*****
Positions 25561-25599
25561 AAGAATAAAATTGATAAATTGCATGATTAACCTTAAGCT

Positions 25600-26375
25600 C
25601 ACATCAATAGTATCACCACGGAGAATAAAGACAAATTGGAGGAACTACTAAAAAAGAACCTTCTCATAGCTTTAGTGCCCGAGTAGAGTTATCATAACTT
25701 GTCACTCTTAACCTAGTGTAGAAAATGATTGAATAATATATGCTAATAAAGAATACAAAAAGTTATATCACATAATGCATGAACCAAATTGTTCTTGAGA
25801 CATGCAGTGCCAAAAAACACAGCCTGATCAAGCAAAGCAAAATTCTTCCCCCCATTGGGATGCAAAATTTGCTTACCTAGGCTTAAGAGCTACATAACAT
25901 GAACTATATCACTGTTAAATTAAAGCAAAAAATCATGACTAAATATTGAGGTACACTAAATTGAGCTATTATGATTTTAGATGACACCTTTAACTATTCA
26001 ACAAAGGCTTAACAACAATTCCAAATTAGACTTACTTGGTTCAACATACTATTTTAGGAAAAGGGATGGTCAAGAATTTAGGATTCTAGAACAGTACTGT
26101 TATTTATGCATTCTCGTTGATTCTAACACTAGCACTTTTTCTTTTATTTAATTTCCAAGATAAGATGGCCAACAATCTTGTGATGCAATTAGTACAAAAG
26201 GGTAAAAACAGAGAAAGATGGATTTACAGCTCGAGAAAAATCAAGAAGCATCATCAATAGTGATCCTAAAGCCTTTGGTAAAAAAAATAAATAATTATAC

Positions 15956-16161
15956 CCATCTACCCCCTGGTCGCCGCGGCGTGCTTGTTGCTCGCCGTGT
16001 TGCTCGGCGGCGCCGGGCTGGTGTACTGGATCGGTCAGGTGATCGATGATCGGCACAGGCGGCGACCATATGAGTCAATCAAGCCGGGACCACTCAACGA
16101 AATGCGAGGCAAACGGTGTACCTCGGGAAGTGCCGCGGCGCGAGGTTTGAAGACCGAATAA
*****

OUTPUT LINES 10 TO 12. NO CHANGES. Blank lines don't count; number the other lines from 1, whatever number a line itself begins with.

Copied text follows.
26101 TATTTATGCATTCTCGTTGATTCTAACACTAGCACTTTTTCTTTTATTTAATTTCCAAGATAAGATGGCCAACAATCTTGTGATGCAATTAGTACAAAAG
26201 GGTAAAAACAGAGAAAGATGGATTTACAGCTCGAGAAAAATCAAGAAGCATCATCAATAGTGATCCTAAAGCCTTTGGTAAAAAAAATAAATAATTATAC

Positions 15956-16161